Monday, November 11, 2019

Tasty Haws on Leafless Trees

Poplars at the Visual and Literary Arts building, University of Wyoming.
This year our fall colors include lots of pale browns, especially on poplars and cottonwoods. These are leaves that died and dried on the tree. The cottonwoods in my yard are still half-covered in dead leaves. Of course they're impossible to rake, and unfortunately our green waste pickup service ends this week.

But the trees I’m following—a pair of hawthorns next to the Visual and Literary Arts building—are all but bare. Last month they were covered in dull green leaves (and some rust-colored ones). I don’t know if they turned brown before or after falling, but in any case, the trees went from leafy to leafless in less than a month.
Early October.
Early November.
With no leaves it was easy to see the haws, which were wrinkled and shriveled. I suspect the hard frosts a few weeks ago are to blame. Actually “hard” is a gross understatement. We were hit by a blast of arctic air and suddenly it was winter—in mid-October! One day the high was 4ΒΊ F (-16ΒΊ C), and early the next morning we had a low of -15ΒΊ (-26ΒΊ). Fortunately, beautiful fall days have returned, with highs in the low 50s F.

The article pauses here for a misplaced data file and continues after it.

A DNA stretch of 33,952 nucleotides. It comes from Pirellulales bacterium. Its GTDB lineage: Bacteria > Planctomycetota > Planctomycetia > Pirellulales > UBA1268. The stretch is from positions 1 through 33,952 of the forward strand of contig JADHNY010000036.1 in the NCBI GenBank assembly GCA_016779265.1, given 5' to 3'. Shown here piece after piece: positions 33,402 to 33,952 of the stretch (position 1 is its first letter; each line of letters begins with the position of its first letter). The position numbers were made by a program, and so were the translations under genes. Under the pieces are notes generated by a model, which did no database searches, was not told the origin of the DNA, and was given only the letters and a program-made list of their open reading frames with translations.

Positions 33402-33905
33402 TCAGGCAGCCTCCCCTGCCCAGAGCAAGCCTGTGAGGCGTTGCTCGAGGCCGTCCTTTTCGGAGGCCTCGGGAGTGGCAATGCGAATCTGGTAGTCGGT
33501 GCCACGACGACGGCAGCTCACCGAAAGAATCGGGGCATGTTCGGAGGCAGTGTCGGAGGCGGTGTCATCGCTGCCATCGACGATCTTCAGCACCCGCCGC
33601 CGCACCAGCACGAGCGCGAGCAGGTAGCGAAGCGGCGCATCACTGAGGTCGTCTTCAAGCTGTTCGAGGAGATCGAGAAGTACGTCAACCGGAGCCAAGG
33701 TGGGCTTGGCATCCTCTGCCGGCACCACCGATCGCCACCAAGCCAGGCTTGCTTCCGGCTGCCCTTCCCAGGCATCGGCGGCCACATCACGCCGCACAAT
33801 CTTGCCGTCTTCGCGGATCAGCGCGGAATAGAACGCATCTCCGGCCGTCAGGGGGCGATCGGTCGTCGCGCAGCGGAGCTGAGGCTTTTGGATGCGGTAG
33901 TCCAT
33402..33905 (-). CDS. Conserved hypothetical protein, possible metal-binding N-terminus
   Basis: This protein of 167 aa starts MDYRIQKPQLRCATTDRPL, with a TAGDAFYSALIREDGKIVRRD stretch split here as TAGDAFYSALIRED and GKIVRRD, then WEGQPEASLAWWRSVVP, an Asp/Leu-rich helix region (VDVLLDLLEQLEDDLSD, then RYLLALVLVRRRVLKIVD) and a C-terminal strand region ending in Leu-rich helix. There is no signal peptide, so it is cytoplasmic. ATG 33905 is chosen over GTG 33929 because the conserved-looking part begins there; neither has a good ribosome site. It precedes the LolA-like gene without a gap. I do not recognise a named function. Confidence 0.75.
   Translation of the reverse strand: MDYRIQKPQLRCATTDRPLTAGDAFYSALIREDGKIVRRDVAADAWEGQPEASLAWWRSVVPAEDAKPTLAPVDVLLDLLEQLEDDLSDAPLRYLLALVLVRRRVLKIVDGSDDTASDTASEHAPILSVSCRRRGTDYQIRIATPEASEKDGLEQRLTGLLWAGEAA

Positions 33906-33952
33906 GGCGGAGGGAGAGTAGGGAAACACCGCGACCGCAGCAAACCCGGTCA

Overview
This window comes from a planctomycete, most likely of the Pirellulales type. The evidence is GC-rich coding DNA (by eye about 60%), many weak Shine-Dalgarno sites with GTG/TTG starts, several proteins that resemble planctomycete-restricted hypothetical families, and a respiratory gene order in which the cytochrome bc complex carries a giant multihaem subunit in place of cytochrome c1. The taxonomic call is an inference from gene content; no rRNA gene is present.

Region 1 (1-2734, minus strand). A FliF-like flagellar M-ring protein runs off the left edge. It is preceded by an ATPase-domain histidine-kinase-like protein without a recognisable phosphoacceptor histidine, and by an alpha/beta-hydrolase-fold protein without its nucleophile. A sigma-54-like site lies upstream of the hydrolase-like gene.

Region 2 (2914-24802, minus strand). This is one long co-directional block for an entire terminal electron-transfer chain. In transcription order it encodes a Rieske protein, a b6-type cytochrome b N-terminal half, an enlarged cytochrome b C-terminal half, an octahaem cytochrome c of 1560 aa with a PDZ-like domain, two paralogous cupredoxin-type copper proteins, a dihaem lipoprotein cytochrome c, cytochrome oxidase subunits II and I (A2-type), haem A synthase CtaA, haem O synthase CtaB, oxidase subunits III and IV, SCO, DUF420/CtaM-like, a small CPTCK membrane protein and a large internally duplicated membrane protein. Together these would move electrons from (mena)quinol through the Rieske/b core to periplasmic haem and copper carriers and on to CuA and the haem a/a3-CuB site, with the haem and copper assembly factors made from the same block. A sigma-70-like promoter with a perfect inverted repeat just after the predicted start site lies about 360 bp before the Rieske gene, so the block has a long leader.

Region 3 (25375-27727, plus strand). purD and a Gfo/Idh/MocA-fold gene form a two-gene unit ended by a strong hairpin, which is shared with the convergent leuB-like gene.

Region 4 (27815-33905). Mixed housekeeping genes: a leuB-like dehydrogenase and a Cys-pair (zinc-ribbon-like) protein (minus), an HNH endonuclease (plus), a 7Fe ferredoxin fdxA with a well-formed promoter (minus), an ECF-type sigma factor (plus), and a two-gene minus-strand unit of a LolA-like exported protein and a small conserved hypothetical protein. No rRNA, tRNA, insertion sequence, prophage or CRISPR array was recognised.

Last month, several readers suggested I harvest haws and make jam or syrup. It probably would have worked out—with enough sugar and someone besides me as cook. So it didn't happen. But I did eat a handful of shriveled haws, straight off the trees.
All hawthorns (Crataegus spp.) produce 'edible' berries, i.e., not toxic (as long as you spit out the seeds, which contain cyanide). But the berries of many species are bland at best. So it was a nice surprise to find the haws on these trees were relatively tasty. They were mealy, but slightly sweet and with a nice flavor. Maybe shriveling up with the hard frosts concentrated sugars and tasty compounds … ?

Why are there rose hips in this post? Because we love color this time of year! These are for Lucy, the original Tree Follower.

After waving to the Woman at the Entrance, who was of two minds that day, I entered the building for my monthly art fix. The main gallery was closed but no matter—the This and That Gallery was open, with new exhibits.

This featured Alexandria Pawlow's Song & Dance:
Decorated skulls by Sophia Spicer—Skull Candy—were on display in That:

This is my contribution to the monthly virtual gathering of tree-followers, kindly hosted by The Squirrel Basket. As the year draws to a close—just one more report on these hawthorns—I've started thinking about a tree to follow in 2020. It's a good time to join in the fun!—more information here.